By Kelly Dearmore
By Jim Schutze
By Rachel Watts
By Lauren Drewes Daniels
By Anna Merlan
By Lee Escobedo
By Alice Laussade
Rather, Dupree came of age during the heyday of the swing era, when musicians like Count Basie and Duke Ellington and Benny Goodman were the top pop artists of the day; he gravitated toward the sweet swing sounds of Cab Calloway and Artie Shaw and Lionel Hampton, the brash big-band music that was polished and powerful all at once. As a young man growing up in the mid-1920s on Brock Street, between Central and Washington, Dupree became enamored of music through hearing records on a next-door neighbor's phonograph and seeing singing-cowboy movies. He was exposed to big-band through radio programs broadcast from New York, just as he heard the country-jazz of the Sons of the Pioneers and the Light Crust Doughboys made right here at home.
"You know, they weren't playing music that had any kind of degrading projection," Dupree says of his early childhood musical idols. "They were all wholesome things. You could listen to them with a degree of pride, and they were singing things that were wholesome."
He began taking piano lessons when he was five years old at the insistence of his mother, a music teacher at a nearby public school; she also made sure young Al had season tickets to the Dallas Symphony, which then performed at the old Fair Park Auditorium. Dupree recalls how his mother would always "go into town" and return each time with a piece of sheet music of some popular song that she would then give her young son to play--though Mrs. Dupree wouldn't actually give him lessons, turning him over to Mrs. Adinger.
"I don't know, my mother wouldn't teach me," Dupree says. "I guess she had some kind of sentiment about probably discouraging me if I had done something wrong."
Dupree had his first professional gig when he was just 13 at a joint called Cafe Drugs on the corner of Thomas and Hall--an oddly named place, so called because the owner, T.H. Smith, ran a drugstore, a liquor store, and a restaurant all on the same piece of property.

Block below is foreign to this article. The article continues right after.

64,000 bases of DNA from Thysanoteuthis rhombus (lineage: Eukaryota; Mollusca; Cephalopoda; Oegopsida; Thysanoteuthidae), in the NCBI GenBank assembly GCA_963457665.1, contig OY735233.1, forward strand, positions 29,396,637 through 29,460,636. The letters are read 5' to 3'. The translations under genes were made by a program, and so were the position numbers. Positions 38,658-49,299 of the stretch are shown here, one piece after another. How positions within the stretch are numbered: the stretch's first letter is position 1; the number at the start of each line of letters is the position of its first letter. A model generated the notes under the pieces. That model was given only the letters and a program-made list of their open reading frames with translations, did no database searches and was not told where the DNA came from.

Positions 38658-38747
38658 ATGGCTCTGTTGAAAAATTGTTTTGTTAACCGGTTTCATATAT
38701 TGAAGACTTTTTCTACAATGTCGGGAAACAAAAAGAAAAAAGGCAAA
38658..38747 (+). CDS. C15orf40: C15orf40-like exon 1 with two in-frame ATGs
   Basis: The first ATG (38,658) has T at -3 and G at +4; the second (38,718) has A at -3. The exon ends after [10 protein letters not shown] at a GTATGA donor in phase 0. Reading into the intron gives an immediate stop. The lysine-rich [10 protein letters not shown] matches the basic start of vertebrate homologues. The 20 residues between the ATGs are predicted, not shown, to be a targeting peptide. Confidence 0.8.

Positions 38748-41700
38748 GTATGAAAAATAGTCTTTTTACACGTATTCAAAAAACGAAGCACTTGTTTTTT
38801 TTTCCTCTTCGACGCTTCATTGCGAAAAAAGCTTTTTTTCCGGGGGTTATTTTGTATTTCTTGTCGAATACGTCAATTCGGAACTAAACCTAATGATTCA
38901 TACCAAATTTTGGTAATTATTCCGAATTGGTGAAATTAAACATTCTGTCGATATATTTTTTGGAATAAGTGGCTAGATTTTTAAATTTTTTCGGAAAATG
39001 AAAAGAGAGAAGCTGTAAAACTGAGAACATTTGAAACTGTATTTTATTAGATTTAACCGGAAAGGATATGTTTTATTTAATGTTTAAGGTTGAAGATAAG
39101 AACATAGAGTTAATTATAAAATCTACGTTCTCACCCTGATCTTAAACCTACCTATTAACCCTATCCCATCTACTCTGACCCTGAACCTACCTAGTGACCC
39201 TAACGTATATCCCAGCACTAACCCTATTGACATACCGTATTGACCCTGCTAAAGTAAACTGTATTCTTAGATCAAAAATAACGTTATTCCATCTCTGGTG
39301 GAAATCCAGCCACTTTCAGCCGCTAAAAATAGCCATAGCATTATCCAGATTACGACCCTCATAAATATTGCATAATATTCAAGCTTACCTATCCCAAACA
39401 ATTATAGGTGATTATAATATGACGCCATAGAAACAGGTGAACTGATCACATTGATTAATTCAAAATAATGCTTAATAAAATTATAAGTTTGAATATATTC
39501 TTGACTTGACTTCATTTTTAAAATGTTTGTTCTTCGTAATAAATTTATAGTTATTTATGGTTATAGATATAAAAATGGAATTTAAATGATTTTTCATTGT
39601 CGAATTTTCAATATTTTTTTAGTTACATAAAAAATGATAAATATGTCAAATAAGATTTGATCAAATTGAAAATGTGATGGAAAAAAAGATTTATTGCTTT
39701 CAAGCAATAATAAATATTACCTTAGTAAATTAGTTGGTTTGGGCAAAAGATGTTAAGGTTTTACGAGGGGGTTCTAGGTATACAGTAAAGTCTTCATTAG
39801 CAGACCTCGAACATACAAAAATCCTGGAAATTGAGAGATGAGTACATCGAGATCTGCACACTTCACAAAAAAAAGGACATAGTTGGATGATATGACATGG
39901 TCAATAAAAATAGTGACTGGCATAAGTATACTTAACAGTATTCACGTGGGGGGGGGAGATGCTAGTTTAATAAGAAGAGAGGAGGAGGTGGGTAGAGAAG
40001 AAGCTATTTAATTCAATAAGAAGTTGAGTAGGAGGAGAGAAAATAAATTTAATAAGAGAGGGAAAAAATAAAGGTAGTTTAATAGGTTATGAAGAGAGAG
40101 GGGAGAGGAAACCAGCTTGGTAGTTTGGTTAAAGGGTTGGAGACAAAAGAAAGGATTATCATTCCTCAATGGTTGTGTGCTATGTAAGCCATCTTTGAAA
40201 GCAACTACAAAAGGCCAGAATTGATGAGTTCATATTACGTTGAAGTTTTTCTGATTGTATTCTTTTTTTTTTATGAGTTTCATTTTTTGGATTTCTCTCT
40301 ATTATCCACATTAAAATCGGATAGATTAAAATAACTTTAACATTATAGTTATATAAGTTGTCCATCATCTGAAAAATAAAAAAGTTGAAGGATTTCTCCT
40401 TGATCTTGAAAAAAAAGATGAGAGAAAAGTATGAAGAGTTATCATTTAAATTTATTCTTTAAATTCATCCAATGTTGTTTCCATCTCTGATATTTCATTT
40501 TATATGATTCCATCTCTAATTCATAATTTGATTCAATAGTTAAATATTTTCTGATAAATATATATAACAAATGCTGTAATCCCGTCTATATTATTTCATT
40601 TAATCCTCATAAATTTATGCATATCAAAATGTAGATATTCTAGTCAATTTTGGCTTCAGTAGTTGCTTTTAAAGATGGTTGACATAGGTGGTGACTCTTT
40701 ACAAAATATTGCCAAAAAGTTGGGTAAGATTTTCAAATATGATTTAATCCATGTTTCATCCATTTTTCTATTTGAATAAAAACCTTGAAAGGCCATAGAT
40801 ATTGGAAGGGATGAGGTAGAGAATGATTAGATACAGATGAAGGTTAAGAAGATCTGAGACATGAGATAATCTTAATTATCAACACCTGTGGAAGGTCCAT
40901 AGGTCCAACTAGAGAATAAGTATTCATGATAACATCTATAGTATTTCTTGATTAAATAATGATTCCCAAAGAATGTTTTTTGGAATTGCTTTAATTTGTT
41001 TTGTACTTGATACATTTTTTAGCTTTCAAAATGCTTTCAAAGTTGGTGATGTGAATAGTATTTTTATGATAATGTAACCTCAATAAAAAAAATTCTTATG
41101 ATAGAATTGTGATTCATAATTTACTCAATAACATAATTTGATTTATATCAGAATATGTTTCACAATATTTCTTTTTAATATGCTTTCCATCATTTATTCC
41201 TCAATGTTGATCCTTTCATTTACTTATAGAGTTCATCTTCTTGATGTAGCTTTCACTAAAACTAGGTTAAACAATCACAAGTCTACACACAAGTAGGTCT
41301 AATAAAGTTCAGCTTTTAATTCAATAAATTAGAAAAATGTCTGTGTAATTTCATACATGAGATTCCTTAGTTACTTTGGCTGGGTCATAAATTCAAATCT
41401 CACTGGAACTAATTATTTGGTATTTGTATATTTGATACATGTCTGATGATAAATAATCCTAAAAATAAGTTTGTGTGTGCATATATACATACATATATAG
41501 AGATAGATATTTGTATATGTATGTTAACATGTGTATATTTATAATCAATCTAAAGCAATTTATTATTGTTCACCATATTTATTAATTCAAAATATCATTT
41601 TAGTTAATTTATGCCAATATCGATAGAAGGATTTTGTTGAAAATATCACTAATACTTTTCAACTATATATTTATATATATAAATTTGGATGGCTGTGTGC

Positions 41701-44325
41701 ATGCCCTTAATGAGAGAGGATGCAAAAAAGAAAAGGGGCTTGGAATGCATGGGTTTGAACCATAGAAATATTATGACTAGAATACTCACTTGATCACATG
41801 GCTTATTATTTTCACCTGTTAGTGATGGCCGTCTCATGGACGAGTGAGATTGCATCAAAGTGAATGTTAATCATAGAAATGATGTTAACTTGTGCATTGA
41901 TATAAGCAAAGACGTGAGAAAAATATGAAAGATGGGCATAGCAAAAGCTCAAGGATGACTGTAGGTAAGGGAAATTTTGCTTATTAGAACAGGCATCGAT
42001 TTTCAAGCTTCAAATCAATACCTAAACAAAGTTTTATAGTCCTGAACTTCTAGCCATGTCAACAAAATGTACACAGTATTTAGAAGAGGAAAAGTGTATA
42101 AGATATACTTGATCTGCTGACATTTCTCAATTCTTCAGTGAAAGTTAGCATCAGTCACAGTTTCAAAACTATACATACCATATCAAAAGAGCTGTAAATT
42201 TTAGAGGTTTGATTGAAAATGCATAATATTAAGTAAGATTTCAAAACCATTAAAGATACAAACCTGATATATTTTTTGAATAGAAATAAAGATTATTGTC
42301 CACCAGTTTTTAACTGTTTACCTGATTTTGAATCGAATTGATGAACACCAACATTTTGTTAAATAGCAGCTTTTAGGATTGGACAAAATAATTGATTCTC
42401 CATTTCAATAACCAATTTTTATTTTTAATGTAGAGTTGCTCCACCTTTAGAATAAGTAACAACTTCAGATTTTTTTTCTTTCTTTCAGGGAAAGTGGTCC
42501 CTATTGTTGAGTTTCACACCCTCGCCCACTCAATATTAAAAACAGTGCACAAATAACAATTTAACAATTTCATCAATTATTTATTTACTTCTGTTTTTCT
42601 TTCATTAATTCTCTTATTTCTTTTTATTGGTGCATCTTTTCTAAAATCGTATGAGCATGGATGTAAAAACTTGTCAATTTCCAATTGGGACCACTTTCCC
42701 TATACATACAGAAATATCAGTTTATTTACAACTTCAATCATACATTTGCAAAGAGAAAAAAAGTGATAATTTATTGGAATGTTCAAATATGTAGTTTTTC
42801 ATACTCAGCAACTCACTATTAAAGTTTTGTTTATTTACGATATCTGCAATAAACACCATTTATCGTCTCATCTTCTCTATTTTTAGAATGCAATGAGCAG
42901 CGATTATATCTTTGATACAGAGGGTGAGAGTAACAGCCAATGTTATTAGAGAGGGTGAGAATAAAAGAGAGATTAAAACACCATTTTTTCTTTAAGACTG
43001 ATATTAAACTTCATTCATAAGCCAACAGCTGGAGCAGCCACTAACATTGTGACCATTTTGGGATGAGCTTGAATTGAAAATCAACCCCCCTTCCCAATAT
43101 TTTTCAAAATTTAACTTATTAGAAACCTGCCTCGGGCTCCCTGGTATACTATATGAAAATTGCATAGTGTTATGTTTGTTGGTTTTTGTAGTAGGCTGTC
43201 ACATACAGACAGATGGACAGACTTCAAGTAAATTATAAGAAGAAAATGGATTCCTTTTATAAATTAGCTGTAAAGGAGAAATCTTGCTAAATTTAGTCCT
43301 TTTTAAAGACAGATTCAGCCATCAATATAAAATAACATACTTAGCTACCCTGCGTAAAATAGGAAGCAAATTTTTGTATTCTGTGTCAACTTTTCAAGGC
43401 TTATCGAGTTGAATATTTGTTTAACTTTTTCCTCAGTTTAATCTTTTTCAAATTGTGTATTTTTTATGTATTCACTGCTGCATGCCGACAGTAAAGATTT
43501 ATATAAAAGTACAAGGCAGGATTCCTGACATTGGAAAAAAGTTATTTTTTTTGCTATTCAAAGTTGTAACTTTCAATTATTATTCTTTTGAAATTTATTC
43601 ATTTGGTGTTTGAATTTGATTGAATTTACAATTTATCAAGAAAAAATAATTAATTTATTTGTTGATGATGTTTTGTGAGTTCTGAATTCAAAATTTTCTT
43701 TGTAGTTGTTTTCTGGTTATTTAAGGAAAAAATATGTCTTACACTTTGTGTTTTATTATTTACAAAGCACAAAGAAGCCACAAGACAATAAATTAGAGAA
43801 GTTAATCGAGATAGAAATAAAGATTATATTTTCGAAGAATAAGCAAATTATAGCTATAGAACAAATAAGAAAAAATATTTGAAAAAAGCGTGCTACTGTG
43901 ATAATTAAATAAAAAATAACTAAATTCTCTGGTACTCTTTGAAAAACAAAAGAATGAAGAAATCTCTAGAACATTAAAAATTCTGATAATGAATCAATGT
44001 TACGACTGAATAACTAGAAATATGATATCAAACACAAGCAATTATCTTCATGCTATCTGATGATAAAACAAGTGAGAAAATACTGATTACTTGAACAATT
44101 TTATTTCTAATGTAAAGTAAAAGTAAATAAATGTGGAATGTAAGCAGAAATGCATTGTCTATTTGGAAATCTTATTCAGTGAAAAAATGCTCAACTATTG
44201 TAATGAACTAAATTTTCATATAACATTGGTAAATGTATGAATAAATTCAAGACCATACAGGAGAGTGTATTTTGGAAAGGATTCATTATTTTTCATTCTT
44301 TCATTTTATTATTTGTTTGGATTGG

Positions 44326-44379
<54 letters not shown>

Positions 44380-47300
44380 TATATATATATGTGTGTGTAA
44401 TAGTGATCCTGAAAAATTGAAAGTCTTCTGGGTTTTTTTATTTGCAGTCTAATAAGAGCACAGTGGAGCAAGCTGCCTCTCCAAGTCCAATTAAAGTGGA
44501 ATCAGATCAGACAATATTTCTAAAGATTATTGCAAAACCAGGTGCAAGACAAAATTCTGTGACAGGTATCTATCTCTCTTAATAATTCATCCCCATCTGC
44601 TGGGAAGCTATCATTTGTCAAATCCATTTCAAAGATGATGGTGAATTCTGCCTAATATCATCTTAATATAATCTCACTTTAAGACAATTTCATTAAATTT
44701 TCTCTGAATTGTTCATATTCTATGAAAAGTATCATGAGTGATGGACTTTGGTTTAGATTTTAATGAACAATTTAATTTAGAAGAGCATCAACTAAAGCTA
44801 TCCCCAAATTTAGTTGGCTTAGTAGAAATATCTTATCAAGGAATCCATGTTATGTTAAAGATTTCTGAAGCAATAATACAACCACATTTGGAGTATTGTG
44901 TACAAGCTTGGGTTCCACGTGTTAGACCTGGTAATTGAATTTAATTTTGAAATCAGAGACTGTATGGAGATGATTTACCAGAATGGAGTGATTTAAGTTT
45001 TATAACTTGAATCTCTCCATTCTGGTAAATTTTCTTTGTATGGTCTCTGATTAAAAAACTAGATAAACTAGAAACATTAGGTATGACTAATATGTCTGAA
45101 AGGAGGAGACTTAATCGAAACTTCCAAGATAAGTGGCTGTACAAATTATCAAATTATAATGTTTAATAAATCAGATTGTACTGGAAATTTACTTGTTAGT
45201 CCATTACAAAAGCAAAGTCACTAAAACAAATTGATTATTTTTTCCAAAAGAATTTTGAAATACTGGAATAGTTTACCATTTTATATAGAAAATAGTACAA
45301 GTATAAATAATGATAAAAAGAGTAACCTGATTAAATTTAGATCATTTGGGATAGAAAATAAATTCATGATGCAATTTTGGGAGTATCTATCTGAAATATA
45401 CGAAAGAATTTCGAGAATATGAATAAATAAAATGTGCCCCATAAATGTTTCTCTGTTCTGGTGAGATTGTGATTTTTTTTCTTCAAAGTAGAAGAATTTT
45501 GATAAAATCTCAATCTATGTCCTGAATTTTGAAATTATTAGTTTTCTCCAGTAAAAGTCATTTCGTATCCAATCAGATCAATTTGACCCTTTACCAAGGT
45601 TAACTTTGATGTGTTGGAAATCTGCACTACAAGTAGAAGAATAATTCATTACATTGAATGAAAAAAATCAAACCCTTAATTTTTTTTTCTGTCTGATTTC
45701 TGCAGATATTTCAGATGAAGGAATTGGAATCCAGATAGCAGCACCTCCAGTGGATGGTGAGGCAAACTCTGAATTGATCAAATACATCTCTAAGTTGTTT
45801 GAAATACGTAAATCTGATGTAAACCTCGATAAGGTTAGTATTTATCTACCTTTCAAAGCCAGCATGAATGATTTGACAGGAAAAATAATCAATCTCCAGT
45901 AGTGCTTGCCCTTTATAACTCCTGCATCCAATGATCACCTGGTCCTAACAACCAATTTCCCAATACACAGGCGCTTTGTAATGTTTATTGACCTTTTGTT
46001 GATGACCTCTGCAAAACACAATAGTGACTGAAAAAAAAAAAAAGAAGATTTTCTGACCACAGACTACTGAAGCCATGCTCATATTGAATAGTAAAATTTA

"It was a pretty nice place, being the '30s--especially for black people," Dupree recalls. "Nothing elaborate, but liveable. We had a beautiful choreographer. This lady would import talent from New York, Chicago, she'd go out in the country and get the best talent she could find because we had a chorus line."
To hear Dupree tell it, the Cafe Drugs was Dallas' little Cotton Club: His big band, a nine-piece combo called the Dallas Dandies in which he played alto saxophone, would play their big-band arrangements--with some instruments doubling on the same notes to approximate a bigger sound--as women would high-step and shimmy in front of them. The crowd, often decked out in swing-era elegance, would dine and drink and dance, jumpin' to the jump-blues of the Dallas Dandies.
Dupree played the Cafe Drugs for three years, then headed for Xavier College in New Orleans, where he majored in music and performed in the junior symphony orchestra. He returned to Dallas and went back to work at the Cafe Drugs, but in 1943 was drafted into the army. He served from 1943 to '46 as an aircraft mechanic with the 99th Squadron out of Tuskegee; he never saw any action outside of a skirmish with a second lieutenant ("a real glamour boy," Dupree sneers) who tried to make time with his lady friend.
"I didn't fight," Dupree says, laughing. "Man, I was a lover." He was also a musician, playing in a 17-piece special services band ("The brass section was Paul Tucker, Steve Augustine, McDowell on trumpet...") that would play dances and other special military occasions.
When he got out of the army, Dupree joined a band out of Indianapolis that toured the South; during the post-war era, bands might have been based out of one city, but they traveled extensively--a dozen or more men cramped into a bus or car, hopping from dance hall to school auditorium each night. When he finally hooked up with Buster Smith in the late '40s, Dupree had had enough of touring the circuit and hopped off it as quick as he could.
By 1950, he was back in Dallas as a solo act, playing clubs like the Vagabond and the Clear and Simple, both of which were on Greenville Avenue; he also got himself a day job, working at the post office. He started taking gigs at country clubs, then hooked up with the Southern Kitchen in 1967 and performed for diners until 1983; after that, he went to work in hotel lounges, the last refuge for the musician over 60 who still wants to work. Now he plays three days a week at the Balcony Club, which helps to pay the bills but isn't completely satisfying, having to put up with drunks requesting Frank Sinatra or Muddy Waters or Fats Domino songs. "I never liked anything Fats Domino did," Dupree says, grimacing.
"Since I decided to stay in Dallas, I just pursued myself and got a regular job and played whatever music I could whenever I could play," Dupree says. "I didn't see too much future in playing music. It just didn't come my way. I guess my time just wasn't at hand. Whatever happens with this record, it's a wait-and-see situation."